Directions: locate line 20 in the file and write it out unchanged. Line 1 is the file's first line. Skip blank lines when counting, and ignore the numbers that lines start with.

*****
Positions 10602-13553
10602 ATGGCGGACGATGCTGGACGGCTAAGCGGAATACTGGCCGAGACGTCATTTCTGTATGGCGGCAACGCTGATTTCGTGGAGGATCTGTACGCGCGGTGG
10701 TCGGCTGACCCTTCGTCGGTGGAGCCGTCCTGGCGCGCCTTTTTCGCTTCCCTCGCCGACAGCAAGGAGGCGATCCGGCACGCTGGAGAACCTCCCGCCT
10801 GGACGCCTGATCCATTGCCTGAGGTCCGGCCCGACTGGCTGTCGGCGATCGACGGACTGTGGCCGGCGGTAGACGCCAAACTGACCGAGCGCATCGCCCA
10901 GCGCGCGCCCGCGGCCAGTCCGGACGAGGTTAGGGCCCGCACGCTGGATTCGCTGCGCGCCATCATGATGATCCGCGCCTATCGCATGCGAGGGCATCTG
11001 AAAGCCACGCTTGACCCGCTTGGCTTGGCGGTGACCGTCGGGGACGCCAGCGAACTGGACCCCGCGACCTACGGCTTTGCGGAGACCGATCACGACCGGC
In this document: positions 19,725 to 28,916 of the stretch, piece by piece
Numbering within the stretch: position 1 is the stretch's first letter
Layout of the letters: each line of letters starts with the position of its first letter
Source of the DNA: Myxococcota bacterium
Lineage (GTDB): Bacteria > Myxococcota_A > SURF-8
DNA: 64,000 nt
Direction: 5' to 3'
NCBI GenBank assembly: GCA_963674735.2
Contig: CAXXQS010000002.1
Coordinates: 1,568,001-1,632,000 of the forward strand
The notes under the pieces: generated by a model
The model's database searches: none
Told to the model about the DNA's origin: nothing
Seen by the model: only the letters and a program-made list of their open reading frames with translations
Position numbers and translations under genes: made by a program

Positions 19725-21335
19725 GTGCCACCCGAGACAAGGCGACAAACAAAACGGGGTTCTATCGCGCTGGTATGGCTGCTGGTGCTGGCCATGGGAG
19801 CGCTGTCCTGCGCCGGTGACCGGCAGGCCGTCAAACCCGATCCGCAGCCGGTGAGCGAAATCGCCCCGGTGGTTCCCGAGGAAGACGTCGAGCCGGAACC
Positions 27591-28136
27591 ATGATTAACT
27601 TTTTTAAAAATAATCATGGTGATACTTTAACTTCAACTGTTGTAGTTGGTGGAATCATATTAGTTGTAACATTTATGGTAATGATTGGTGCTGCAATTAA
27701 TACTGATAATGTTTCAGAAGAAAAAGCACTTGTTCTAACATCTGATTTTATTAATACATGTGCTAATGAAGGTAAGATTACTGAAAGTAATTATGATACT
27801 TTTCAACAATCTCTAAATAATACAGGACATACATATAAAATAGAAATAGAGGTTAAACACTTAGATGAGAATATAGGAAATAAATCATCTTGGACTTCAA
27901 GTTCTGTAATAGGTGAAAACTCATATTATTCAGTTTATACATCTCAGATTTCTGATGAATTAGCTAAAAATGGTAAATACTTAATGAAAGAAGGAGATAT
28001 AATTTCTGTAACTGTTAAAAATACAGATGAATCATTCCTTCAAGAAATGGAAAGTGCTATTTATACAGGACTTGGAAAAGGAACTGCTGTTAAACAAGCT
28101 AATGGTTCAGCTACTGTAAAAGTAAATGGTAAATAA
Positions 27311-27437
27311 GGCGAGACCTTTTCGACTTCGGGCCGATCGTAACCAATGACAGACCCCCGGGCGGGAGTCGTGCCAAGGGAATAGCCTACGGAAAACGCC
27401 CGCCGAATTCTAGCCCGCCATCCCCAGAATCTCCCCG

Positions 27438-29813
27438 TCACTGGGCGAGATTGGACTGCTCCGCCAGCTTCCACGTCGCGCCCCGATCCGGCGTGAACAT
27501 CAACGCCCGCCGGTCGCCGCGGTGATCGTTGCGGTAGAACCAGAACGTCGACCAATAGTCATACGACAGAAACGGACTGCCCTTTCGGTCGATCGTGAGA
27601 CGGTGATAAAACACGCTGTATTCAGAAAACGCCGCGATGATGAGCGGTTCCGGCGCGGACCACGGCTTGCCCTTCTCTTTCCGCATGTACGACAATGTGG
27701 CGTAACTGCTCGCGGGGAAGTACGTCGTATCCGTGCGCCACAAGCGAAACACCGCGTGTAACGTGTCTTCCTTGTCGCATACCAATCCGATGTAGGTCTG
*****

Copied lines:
Seen by the model: only the letters and a program-made list of their open reading frames with translations